Flying at 30 miles per hour over forest canopies may seem like an unconventional way to tour the wilderness, but the staff at Eco Zipline Tours wouldn't have it any other way. Bright-green leaves paint a picturesque backdrop for more than a quarter of a mile of cables that zigzag through the trees in New Florence to create 6 individual ziplines that cover 1,800 feet. Staff members lead groups of up to 10 through three different tours that range from the Easy Rider, which covers four lines, to the High Flyer, which rockets patrons down all 10 lines over a mile of ziplines at heights up to 225 feet.
Eco Zipline Tours’ founder, Mike Seper, not only brings a passion for his hobby and Missouri wildlife, but he also brings expertise drawn from as far away as Hawaii. Eco Zipline tours upholds rigorous safety standards, including daily cable inspections and braking tutorials, and provides each patron with the required gear. Children aged 5 and older are welcome to zip, provided all minors are accompanied by a parent on tour.
At Doennig Sport Swings and Ozark Paintball, the theme is "go big." This slogan is apt, since kids and parents sway and soar atop mammoth Sport Swings and navigate giant obstacle courses. In between, they race each other in a bungee run or hop into large inflatable bounce houses to joust and box with oversized gloves before boarding a bus shaped like a log cabin called the "Hillmobilly" for a one-of-a-kind hayride. Also blanketing the park is a paintball field filled with wood-slat bridges, timber watchtowers, tunnels, trenches and plenty of thick brush to camouflage players. After a day's worth of colossal attractions, groups can wind down around camp-like bonfires with hot dogs, s'mores, and other scorchable treats in hand.
The old mulberry tree at the top of Noboleis Vineyards—the same creature that graces the estate's wine labels—symbolizes the endurance of Robert and Lou Ann Nolan in pursuing their dream to own a vineyard. After purchasing a 74-acre expanse of Augusta farmland in 2005, the Nolans planted their first grapes: chambourcin, traminette, norton, and vignoles. Initial growth indicated high yields, but a late frost in 2007 claimed most of the chambourcin crop. Adversity struck again in 2011, when a tornado tore through part of the vineyards and lifted sections of roof off of the winery.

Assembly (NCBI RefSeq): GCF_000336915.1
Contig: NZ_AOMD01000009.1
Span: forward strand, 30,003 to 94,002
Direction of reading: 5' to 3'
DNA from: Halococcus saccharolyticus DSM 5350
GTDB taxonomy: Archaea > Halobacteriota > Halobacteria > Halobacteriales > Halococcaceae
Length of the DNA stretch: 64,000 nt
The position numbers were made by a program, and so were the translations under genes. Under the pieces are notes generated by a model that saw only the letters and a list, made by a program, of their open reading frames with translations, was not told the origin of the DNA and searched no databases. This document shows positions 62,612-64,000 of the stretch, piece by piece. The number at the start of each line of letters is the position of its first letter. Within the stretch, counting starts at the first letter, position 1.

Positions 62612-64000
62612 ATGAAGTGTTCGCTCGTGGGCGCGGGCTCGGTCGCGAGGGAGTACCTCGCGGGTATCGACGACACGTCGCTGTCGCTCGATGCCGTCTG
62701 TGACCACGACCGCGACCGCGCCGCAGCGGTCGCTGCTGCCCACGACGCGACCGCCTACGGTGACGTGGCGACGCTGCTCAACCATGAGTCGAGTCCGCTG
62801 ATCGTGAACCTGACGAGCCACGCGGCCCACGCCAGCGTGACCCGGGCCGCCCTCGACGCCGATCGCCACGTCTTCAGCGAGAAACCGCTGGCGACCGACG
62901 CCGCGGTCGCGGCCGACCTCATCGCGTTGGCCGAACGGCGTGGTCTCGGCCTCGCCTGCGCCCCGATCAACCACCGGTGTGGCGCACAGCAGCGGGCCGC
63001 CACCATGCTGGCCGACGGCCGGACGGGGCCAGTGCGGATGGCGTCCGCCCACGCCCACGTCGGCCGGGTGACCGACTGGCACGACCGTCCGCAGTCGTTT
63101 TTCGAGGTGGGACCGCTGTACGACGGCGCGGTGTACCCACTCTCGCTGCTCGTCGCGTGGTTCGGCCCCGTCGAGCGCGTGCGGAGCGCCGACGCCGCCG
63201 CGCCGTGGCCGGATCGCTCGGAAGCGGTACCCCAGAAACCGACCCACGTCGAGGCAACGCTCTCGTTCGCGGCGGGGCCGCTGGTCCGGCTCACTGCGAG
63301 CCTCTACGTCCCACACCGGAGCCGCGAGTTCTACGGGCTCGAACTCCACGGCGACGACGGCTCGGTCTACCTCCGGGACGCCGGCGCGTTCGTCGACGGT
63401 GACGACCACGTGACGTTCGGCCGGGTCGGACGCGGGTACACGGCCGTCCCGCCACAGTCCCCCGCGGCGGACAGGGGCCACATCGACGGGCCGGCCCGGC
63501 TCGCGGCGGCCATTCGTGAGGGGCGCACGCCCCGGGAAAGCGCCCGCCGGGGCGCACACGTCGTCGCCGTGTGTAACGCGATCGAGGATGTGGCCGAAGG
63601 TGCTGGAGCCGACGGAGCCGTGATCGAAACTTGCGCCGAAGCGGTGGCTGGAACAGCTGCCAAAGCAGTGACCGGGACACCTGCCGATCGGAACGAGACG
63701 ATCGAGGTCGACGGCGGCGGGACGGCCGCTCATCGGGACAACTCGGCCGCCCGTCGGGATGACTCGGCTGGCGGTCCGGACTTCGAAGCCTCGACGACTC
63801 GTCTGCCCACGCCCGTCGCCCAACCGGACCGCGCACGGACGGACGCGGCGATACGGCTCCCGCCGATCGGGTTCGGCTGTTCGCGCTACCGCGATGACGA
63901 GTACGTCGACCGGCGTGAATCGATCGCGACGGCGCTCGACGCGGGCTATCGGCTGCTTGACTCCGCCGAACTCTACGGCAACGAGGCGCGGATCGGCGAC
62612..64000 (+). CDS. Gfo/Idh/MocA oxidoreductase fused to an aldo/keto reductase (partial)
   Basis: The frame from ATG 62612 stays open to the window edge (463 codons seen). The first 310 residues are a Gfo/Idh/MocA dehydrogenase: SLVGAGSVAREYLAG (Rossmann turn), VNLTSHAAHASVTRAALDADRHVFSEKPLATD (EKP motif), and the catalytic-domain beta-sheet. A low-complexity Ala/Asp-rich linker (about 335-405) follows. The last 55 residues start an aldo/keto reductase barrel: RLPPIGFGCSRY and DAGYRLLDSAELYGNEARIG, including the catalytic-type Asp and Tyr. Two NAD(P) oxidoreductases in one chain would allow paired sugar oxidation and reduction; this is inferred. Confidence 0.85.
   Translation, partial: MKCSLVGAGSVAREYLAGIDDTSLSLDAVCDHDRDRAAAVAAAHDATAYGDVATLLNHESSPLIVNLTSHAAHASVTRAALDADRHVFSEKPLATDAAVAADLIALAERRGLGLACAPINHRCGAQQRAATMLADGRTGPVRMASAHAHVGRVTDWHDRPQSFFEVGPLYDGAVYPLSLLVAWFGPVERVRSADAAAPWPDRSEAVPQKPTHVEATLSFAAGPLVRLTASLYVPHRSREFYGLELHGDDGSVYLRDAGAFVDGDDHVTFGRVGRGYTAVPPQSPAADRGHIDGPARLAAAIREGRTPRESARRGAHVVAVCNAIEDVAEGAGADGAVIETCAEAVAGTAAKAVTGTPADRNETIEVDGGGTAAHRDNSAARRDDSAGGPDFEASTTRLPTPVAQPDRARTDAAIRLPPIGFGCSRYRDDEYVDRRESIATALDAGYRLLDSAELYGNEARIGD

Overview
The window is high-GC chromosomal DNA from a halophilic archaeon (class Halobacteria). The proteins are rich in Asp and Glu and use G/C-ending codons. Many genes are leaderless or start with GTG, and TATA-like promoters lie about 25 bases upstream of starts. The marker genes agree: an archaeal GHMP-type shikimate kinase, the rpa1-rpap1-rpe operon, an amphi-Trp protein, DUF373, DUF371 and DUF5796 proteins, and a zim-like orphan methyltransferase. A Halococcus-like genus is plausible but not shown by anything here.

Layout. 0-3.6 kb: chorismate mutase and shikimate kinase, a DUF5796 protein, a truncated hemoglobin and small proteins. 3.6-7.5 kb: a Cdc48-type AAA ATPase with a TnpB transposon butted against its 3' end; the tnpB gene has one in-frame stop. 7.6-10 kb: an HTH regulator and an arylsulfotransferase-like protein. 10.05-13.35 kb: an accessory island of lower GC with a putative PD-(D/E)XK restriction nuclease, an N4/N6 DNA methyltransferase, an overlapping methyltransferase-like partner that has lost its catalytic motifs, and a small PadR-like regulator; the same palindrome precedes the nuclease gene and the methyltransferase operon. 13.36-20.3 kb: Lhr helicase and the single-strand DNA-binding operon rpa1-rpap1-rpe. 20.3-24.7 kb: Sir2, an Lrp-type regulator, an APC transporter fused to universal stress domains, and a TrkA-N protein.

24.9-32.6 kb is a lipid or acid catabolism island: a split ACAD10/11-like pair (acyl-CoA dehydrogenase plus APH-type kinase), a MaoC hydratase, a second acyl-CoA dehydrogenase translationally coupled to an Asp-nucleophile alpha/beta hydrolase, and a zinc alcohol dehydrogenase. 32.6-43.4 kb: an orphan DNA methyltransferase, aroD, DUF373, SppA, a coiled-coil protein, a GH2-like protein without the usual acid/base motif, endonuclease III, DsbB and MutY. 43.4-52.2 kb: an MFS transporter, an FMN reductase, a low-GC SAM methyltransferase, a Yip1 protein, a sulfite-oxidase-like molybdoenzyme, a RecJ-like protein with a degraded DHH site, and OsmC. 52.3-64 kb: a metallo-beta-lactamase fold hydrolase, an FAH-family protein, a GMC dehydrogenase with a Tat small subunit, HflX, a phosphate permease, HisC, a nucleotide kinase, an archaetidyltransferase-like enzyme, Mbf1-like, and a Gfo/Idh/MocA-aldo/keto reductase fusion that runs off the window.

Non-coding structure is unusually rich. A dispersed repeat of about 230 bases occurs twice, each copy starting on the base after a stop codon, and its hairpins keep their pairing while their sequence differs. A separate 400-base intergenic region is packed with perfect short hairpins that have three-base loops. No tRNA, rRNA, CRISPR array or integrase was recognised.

But between these setbacks, the Nolans built a steady string of accomplishments. Their first vintages claimed multiple awards at the 2010 Missouri Governor's Cup, and what had started as plain farmland grew into an estate encompassing an onsite winery, tasting room, cafe, and wine shop. The Nolans now lead tours and host tastings so that visitors can get an up-close look at how Noboleis's wines—such as the barrel-fermented vidal blanc—are produced without tickling the grapes. The indoor and outdoor grounds also regularly host events that range from weddings to live music performances.
Founders Mika and Jeremy Fue have packed Kidzone's indoor facility with a 20-foot single slide, an 18-foot double slide, and an obstacle course that stretches more than 30 feet long through which youngsters can maneuver under their parents' supervision. Three trampolines and roomy bounce houses accommodate bounding tykes and double as landing zones for confused flying squirrels; an interactive area supplies toddlers aged 2 and younger with age-appropriate games. Parents can drop off their kids every Friday night for three supervised hours of pizza, games, and inflatable play, or host their child's birthday celebration with an open or private party package.:
Under the oppressive heat of the Missouri sun, rafts and their passengers float atop the languid current of Coyote Creek as it traces a 900-foot perimeter around Adventure Oasis Water Park's flooded playscape. The sprawling park offers a respite from the summer swelter with water activities and attractions for guests of all ages, highlighted by three towering slides, including the Sidewinder—a 308-foot raft slide—and the Scorpion, a tube slide that emulates passage through a cosmic wormhole or gigantic piece of penne pasta with a 197-foot plunge. The chutes bottom out in a placid pool, where guests can catch their breath or scale Cactus Climb, a climbing wall that hangs over the water. As grownups relax in a deck dotted with striped parasols, younger guests can run amok at Halfpint Paradise, a smaller playground stationed in a shallow pool.
A 25-yard lap pool with multiple lanes awaits more serious swimmers at Roadrunner Pass, which also boasts a diving board for those looking to perfect their swan-dive form or execute the world's first pool cannonball that actually explodes. In addition to free-range fun, Adventure Oasis's friendly waters host swim lessons and aquatic exercise programs.
A comprehensive guide to attractions and things to do.